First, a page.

The Real Threat to Microsoft Office: Maybe Not Web Apps

Tweet

A lot of fuss was made recently when Google added footnotes to its Docs web app. Not because the ability to add footnotes is such a killer feature — Microsoft Word has had it for as long as probably anyone can remember — nor because it represented any great feat of engineering. Rather, the most impressive aspect of the new footnote feature in Google Docs was the timing of its addition.

According to Garett Rogers, who write the Googling Google blog for ZDNet, the Mountain View-based company added footnotes to their web application just two days after Microsoft CEO Steve Ballmer characterized Docs as a non-threat. “You can’t even put a footnote in a document,” he said.

It wasn’t the actual feature, so much as Google’s demonstrated agility in adding it that was impressive. “The agility, and horsepower that Google has behind it is something that companies — even Microsoft — should be wary of, and definitely shouldn’t take lightly,” says Rogers.

However, for all that, Google still has yet to do much more than take a nibble at Microsoft’s dominant office application market share. According to Microsoft, there are a whopping 550 million users of Microsoft Office around the world. Google Docs, meanwhile, only attracts a paltry 1.3 million visitors per month according to Quantcast.

Clearly, Google has a lot of work to do before it can undo the stranglehold that Microsoft has on the office software market. So where is the real greatest threat to Microsoft’s cash cow?

It might just be in desktop software from the open source world. Specifically, OpenOffice.org, which shipped a major version upgrade this month. In the first week since shipping version 3, OpenOffice.org was downloaded 3 million times. That’s still a drop in the bucket compared to Microsoft Office’s supposed user numbers, but what might be most potentially worrisome for Microsoft is that 80% of downloaders were Windows users. That indicates that Windows users are open to alternatives to Microsoft software (especially if they’re free).

OpenOffice.org head of marketing John McCreesh thinks that those numbers are actually undercounting Linux users, who usually get updates via their vendor. He guesses there might actually 5 million installed copies out there right now of the latest version of OpenOffice.org.

“[In 2004] we aimed to have a 40% market share by 2010. That doesn’t seem as ambitious today as it did four years ago,” says McCreesh. Well, if Microsoft’s numbers are accurate, that actually does seem pretty ambitious. But the numbers so far indicate that the greatest threat to Microsoft’s office software dominance might come from open source desktop software, and not from the cloud and Google.

One thing is certain: Microsoft is starting to feel pressure from all sides.

Free book: Jump Start HTML5 Basics

Grab a free copy of one our latest ebooks! Packed with hints and tips on HTML5's most powerful new features.

  • http://webmobo.com gsoft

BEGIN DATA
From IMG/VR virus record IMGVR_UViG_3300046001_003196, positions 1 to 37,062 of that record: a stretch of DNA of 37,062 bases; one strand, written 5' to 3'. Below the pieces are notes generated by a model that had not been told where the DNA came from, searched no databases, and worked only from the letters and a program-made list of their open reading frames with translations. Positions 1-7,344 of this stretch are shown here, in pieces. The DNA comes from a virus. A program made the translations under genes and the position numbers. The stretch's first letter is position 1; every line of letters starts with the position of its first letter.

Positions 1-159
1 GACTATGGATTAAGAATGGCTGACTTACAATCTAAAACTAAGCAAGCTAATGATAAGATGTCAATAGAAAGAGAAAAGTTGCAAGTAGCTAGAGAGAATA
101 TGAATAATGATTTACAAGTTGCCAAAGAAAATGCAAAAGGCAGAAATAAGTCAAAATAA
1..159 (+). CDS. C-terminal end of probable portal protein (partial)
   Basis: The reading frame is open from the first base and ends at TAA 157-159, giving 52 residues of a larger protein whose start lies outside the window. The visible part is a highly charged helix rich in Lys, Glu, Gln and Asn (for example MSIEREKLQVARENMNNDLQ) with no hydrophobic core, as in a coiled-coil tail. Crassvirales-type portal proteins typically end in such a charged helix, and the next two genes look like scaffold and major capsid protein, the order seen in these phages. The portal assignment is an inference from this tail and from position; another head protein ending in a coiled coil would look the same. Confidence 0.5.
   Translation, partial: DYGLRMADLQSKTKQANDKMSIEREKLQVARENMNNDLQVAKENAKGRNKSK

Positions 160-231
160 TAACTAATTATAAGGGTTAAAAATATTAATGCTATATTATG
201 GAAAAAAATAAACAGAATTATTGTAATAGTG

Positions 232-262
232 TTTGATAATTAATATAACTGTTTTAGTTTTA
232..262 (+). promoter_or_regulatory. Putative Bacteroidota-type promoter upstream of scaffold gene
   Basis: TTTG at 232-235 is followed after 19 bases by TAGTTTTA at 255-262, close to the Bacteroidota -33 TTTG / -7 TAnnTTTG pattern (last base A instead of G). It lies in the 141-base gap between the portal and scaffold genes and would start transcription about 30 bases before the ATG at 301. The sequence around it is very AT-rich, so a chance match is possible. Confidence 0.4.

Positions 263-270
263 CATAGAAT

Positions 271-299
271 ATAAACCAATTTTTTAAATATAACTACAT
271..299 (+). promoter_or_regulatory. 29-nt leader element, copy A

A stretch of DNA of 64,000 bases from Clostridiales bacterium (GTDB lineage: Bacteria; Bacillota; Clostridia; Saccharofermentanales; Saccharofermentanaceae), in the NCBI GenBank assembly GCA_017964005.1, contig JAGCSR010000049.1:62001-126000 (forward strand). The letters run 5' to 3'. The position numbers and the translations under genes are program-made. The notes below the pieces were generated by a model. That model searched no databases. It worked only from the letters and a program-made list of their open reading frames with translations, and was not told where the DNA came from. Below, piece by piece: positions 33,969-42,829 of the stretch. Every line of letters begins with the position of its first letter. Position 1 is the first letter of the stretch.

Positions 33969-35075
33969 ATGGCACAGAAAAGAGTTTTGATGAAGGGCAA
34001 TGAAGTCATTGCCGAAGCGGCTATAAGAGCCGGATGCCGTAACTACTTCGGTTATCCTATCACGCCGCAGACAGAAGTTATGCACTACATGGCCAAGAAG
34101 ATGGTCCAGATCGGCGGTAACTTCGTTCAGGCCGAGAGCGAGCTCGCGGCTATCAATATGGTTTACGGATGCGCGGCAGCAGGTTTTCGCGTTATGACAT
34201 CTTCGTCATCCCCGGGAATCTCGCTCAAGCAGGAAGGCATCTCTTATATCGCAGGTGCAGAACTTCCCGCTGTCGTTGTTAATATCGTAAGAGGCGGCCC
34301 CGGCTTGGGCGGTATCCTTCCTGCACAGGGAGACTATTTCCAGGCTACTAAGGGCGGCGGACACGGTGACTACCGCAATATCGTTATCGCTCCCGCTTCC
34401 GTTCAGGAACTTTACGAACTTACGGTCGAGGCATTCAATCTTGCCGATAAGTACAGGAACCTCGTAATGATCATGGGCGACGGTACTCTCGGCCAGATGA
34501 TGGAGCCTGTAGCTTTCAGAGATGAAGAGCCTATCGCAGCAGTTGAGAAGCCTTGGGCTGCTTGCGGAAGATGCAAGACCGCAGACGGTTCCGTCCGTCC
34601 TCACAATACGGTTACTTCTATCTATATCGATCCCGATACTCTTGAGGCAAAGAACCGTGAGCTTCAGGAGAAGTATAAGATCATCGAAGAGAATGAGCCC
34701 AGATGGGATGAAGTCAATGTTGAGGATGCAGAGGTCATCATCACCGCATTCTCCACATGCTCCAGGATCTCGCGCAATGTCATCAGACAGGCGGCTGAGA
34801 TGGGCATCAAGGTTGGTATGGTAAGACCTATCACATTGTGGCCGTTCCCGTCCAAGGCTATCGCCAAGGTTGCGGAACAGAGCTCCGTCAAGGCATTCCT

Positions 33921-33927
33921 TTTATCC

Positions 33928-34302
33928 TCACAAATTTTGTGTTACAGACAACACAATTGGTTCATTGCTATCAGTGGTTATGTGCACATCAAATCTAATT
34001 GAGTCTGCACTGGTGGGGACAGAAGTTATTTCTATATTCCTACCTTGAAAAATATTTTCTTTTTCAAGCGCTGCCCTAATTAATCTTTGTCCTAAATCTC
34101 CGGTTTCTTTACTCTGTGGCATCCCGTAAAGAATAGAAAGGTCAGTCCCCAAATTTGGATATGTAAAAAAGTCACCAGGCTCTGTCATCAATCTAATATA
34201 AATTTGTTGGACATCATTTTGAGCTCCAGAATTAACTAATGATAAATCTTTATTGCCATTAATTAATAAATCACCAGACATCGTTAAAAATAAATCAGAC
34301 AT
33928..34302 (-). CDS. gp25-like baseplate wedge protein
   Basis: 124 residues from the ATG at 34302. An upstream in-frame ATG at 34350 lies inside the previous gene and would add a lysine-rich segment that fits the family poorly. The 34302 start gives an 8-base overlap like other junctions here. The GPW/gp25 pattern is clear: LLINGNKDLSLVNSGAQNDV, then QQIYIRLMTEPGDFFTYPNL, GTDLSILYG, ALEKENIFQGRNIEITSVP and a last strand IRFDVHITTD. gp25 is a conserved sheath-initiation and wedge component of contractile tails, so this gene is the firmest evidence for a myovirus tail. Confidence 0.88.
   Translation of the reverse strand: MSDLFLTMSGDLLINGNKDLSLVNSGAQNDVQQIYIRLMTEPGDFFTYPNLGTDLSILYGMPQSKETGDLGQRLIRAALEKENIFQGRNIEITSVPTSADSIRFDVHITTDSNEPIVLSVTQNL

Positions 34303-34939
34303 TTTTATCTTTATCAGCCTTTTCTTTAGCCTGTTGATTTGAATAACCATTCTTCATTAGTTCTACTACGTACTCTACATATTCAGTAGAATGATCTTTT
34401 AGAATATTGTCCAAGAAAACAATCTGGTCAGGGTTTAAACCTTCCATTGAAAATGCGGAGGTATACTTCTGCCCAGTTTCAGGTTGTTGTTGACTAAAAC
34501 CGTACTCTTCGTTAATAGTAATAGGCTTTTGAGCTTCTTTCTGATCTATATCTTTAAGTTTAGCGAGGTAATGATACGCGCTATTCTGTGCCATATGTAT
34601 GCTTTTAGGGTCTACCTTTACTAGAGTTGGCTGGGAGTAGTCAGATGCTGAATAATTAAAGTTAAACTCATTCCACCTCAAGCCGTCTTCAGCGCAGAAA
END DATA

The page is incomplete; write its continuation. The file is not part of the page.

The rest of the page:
Who proofreads these things ? The Real Threat to Microsoft Office: Maybe Not Web Apps should be The Real Threat to Microsoft Office: Maybe Not be Web Apps

  • http://www.magain.com/ mattymcg

    Thanks for your vigilance gsoft, but Josh’s title is quite grammatically correct, and inserting a “be” into it doesn’t add anything.

  • http://www.mockriot.com/ Josh Catone

    It would probably be smoother to say, “The Real Threat to Microsoft Office: It Might Not Be Web Apps” … but that is entirely too long for a headline. ;)

    Headline writing is an imprecise art — communicating in such a limited amount of space is difficult and some efforts don’t work quite as well as others. A couple of years ago I wrote for a political news web site, and writing headlines was a large part of my job. Their system forced me to write headlines that were specific character lengths, and if you bolded the headline (which we did for “hot” stories), it through everything off and you often had to rewrite them!

  • Neo

    Josh’s title is correct. I would suggest replacing the colon with a long dash (—), as it is a “continuation” of the first phrase.

  • http://www.waterfallweb.net/ RockyShark

    I haven’t download Open Office 3 yet – but MS Office 2007 is far superior to OO V2. I wish OO luck, but they have a lot of work to do to get to 40%.

    The other problem is that while a lot of people download it, not all continue to use it. So although they had 3 million downloads – they can’t really say they have 3 million users.

    Meh, that’s the trouble with statistics. 67% are made up on the spot.

  • Stevie D

    Ooh, a new OpenOffice? I’ll have to have a look at that!

    There are some things about OpenOffice 2 that I don’t like or that aren’t as good as MS Office or that MS Office doesn’t have either but should really be implemented. If they aren’t in the new version, maybe I should make up a proper wish-list with use cases for each of them.
    – better options for drawing curved lines
    – option to format chart x-axis as date-time
    – some spreadsheet formulæ and functions.

    Apart from those minor irrirations, I’ve been very happy with OO over the years, and the native “Export as PDF” is a killer app as far as I’m concerned.

  • http://www.tyssendesign.com.au Tyssen

    Ooh, a new OpenOffice? I’ll have to have a look at that!

    I didn’t realise there was a new version either. My 2.x versions have always prompted me whenever a new one is ready for download but I guess it’s like Firefox when they move to a new full number version.

    Who proofreads these things ? The Real Threat to Microsoft Office: Maybe Not Web Apps should be The Real Threat to Microsoft Office: Maybe Not be Web Apps